“You see, my dad ruled our household with certain moral convictions. But this stranger never felt an obligation to honor them. Profanity, for example, was not allowed in our house– not from us, from our friends or adults. Our longtime visitor, however, used occasional four letter words that burned my ears and made Dad squirm. To my knowledge the stranger was never confronted. My dad was a teetotaler who didn’t permit alcohol in his home – not even for cooking. But the stranger felt like we needed exposure and enlightened us to other ways of life. He offered us beer and other alcoholic beverages often.

“He made cigarettes look tasty, cigars manly, and pipes distinguished. He talked freely (much too freely) about private relationships. His comments were sometimes blatant, sometimes suggestive, and generally embarrassing. I know now that my early concepts of the man-woman relationship were influenced by the stranger.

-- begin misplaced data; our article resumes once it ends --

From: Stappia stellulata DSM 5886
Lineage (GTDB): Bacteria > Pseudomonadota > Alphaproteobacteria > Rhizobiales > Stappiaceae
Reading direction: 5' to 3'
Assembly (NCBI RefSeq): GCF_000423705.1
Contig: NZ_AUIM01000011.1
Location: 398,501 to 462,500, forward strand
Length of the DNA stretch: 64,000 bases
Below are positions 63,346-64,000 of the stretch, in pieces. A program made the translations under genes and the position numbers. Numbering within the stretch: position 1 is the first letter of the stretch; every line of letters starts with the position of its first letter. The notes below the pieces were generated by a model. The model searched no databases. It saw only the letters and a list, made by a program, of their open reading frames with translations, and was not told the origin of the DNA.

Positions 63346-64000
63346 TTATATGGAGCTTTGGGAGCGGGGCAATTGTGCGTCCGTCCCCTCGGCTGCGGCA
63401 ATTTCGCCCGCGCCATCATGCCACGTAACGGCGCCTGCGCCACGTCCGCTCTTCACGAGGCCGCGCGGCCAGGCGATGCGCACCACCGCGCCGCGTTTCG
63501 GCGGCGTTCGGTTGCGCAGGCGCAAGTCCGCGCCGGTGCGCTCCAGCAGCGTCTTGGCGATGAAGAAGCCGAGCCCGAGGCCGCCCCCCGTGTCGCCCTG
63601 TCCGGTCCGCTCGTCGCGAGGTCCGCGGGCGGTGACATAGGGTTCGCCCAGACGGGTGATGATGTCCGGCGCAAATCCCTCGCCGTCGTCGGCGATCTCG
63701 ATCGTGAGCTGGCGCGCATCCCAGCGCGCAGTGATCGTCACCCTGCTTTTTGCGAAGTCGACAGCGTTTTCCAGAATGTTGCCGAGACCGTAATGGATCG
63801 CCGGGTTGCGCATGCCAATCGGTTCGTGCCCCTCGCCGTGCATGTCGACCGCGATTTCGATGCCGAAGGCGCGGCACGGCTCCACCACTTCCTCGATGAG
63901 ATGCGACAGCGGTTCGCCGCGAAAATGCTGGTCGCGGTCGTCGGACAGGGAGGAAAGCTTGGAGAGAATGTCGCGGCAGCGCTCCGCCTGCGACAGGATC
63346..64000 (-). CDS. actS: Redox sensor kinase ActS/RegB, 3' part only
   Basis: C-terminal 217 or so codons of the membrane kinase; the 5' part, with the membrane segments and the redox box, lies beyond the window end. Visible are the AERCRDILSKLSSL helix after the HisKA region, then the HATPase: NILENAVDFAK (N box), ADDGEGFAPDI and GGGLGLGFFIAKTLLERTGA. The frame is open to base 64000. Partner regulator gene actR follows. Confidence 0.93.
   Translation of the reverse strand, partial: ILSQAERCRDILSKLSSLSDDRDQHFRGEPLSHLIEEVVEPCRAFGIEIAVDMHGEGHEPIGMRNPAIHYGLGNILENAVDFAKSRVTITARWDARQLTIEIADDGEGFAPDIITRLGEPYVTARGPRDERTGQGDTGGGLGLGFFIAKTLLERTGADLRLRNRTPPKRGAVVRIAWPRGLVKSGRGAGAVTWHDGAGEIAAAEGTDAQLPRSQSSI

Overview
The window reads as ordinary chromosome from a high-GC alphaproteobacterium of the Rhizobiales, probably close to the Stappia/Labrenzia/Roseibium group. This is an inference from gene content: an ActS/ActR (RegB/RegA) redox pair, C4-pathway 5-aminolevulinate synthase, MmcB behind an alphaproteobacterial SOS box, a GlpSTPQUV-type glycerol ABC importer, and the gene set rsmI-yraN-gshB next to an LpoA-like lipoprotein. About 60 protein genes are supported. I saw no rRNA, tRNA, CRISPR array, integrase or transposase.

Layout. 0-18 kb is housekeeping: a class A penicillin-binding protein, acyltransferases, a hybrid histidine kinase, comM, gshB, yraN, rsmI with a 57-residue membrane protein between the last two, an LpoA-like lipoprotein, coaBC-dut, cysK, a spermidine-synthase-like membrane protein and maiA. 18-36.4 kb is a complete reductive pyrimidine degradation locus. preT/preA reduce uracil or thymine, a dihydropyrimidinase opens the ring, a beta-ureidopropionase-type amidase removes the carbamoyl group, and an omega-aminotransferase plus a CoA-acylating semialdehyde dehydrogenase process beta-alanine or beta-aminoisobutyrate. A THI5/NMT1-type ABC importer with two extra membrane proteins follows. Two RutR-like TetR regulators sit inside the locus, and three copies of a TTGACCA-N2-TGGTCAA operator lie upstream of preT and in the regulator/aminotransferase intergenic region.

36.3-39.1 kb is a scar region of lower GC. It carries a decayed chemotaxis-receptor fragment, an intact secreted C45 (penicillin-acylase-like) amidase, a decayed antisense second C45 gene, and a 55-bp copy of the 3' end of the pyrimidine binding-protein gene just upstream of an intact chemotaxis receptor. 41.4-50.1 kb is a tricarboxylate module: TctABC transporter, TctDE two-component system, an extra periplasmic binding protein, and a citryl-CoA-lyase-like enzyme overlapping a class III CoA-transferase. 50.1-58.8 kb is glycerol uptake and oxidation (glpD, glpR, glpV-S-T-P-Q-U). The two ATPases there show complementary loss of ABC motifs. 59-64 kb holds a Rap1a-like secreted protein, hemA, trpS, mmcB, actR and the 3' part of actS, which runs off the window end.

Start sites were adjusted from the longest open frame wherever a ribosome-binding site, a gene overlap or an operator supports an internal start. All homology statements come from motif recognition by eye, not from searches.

“As I look back, I believe it was the grace of G-d that the stranger did not influence us more. Time after time he opposed the values of my parents. Yet he was seldom rebuked and never asked to leave.

More than thirty years have passed since the stranger moved in with the young family on Morningside Drive. He is not nearly as intriguing to my dad as he was in those early years. But if I were to walk into my parents’ den today, you would still see him sitting over in a corner, waiting for someone to listen to him talk and watch him draw his pictures.

“His name? We always just called him TV.”

For this commandment that I command you today – it is not hidden from you and it is not distant… Rather, the matter is very near to you – in your mouth and in your heart – to perform it.” (30:11-14)

In discussing the deleterious effect of bribery, the Gemara[1] quotes Rava who explained that bribery unwittingly creates a certain bond between the giver and the recipient, causing a complete impairment of the receiver’s judgment.

The Torah warns emphatically that if a judge accepts a bribe he will be unable to render a proper judicial decision in a case involving the briber. The Gemara further warns that even if the judge is particularly wise, if he accepts a bribe he will inevitably create a certain perverse reasoning which will plague him throughout his life.